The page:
So, edit yourself any way you want! It’s important but remember you may not catch everything that can drag your work down. Trust in yourself but also in other people to help you in bringing your creative vision to life.

Author Larry Ivkovich
Larry Ivkovich is an IT professional and the author of several science fiction, fantasy and horror short stories and novellas, published online and in various print publications and anthologies including M-Brane SF, Afterburn SF, Penumbra, Twisted Cat Tales, Abaculus III, Raw Terror, Triangulations, Shelter of Daylight and SQ Magazine. 

He has also been a finalist in the L. Ron Hubbard’s Writers of the Future contest and was the 2010 recipient of the CZP/Rannu Fund Award for fiction. 

His début urban fantasy novel, THE SIXTH PRECEPT, is now available from IFWG Publishing, Amazon.com and Barnesandnoble.com. He is a member of two local writing/critique groups, the Pittsburgh Southwrites and the Pittsburgh Worldrights, and lives in Coraopolis, PA with his wife Martha and cats Trixie and Milo. 

The Sixth Precept
In 16th century medieval Japan, Yoshima Mitsu, who is gifted with psychic powers, uses her prescient abilities to send her young attendant, Shioko, into the future. There, Mitsu believes Shioko will be safe from the purges of the maniacal warlord Omori Kadanamora, his warrior monks and his half-human, half-bestial Shadow-Trackers. 

In present-day Pittsburgh, police Lieutenant Kim Yoshima is attacked by a creature out of someone’s twisted nightmare. In the aftermath of that terrifying struggle, Kim finds a young Japanese girl named Shioko, lost, confused and calling Kim “Mitsu” and her monstrous attacker a “Shadow-Tracker.” Wayne Brewster dreams of the costumed hero, ArcNight. But more than that, he feels bizarrely connected to the fictional crime fighter as if ArcNight and his comic book world are real. And in all of his dreams, Brewster sees one constant, one face repeated over and over--the face of Kim Yoshima.

Empowered by a mysterious book, The Five Precepts to Enlightenment, Kim realizes her destiny is in the past. Using her own burgeoning esper powers, Kim, accompanied by Shioko and Brewster, travel by means of a temporal rift to feudal Japan.

There they must assume different personas to fight Omori and creatures of Japan’s mythological world to fulfill ancient prophesy and modern historical fact. If they fail, history will be altered and the world will change forever.

Twelve signed copies are up for grabs! 

 The Sixth Precept

EXCERPT – Pittsburgh, PA 2010

Kim heard the shot just as she was putting her briefcase into her car. She didn’t think twice, her instincts taking over. She pulled her Sig P228 and an extra clip from her backpack, threw the pack into the back seat and headed for the lot’s exit door.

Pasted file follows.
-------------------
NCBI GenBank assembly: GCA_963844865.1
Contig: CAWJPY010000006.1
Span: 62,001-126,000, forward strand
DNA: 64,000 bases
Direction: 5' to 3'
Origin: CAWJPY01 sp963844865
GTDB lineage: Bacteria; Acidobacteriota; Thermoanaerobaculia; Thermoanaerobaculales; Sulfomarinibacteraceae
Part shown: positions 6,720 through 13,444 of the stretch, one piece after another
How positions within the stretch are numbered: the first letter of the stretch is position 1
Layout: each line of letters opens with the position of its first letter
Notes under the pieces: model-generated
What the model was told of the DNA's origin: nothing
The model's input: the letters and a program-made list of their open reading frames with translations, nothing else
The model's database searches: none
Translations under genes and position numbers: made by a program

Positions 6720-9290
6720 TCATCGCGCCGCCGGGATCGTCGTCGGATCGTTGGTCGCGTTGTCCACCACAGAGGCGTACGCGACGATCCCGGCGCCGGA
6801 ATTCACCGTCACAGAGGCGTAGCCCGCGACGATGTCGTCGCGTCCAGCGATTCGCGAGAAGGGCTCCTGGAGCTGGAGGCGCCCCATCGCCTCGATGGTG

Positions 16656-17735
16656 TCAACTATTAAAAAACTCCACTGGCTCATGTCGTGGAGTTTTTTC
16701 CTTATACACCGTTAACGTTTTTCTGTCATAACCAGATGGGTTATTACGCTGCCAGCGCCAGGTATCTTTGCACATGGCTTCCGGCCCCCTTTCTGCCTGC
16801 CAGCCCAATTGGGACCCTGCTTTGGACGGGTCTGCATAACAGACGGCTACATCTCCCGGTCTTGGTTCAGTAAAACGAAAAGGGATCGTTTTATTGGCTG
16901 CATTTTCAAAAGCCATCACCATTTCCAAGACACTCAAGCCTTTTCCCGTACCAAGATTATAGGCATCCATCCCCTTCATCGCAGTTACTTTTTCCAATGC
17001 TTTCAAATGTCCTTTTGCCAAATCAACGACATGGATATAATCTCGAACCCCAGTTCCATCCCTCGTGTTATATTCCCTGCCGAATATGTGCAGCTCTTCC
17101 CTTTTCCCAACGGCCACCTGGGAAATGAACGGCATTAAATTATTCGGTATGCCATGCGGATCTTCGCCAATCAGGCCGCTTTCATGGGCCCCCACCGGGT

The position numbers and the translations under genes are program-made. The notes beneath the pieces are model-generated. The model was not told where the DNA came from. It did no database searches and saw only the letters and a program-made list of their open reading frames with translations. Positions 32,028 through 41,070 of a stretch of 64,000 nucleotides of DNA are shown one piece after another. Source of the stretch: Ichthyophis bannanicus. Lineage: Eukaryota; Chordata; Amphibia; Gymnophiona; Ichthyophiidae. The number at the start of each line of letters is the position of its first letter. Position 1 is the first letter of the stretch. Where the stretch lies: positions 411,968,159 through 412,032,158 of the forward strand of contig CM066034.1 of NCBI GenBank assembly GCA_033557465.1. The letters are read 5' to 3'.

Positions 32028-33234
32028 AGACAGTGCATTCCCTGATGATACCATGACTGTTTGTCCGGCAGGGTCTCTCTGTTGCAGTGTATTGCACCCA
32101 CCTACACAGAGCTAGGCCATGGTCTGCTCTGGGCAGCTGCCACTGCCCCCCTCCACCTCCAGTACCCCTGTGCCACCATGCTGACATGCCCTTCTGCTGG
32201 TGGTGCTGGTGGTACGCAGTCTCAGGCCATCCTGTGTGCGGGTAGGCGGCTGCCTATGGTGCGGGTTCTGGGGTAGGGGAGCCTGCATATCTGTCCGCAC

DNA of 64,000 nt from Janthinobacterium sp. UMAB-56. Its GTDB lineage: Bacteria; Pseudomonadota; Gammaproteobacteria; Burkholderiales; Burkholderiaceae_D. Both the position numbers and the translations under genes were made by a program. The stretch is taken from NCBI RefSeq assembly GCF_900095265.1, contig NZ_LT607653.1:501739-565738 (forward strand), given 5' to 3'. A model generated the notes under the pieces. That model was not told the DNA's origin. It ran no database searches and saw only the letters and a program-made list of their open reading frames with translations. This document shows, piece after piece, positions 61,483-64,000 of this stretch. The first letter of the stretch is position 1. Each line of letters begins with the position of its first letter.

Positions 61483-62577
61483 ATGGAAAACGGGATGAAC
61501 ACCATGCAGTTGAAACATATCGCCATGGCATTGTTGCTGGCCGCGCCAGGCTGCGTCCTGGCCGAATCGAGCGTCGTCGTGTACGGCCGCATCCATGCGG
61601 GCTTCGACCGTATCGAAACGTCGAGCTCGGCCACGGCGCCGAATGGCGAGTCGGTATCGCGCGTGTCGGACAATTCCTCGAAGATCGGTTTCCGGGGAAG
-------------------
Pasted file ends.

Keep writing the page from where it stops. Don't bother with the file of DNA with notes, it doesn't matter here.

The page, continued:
The door had a special keyed locking system on the outside to keep possible intruders out. From within the parking lot, it was essentially an emergency exit. She looked up at the security camera stationed above the door and thought about contacting Joe, Lazo’s security head. No time, she decided. Besides, there was no need for two people to be in a possible line-of-fire. Once she took stock of the situation, she’d call for backup on her cell phone. She punched the button and as the door shussed open, exited the lot.
The humidity was all over her; heavy, moist air settling on her skin like a hot towel. It had stopped raining but the streets steamed; the glow of the streetlights cast an eerie luminescence throughout the empty block. She blinked, creeping into the shadows at the side of the garage and then, quickly, opened the section of gating outside the emergency exit and jogged out into the street.
No sounds. Nothing. The street was devoid of life.
That was when she saw the figure walk out into the light.
It’s her. The Yomitsu. The Eminent Lord be praised!
The shadow-tracker felt a thrill of another kind as he saw his target, gun in hand, crouching across the street. Her scent, even at this distance, filled him to the bursting.
I can take her, he thought, his head throbbing as he blinked the spots from his eyes. I can bring her back to the masters myself! The hell with their rules! The situation had become something entirely different. She was so close! Why shouldn’t he take advantage of this? The masters would know then, that despite his miscalculation on the three gang members, despite the wound he had incurred as a result, that he had still served his purpose.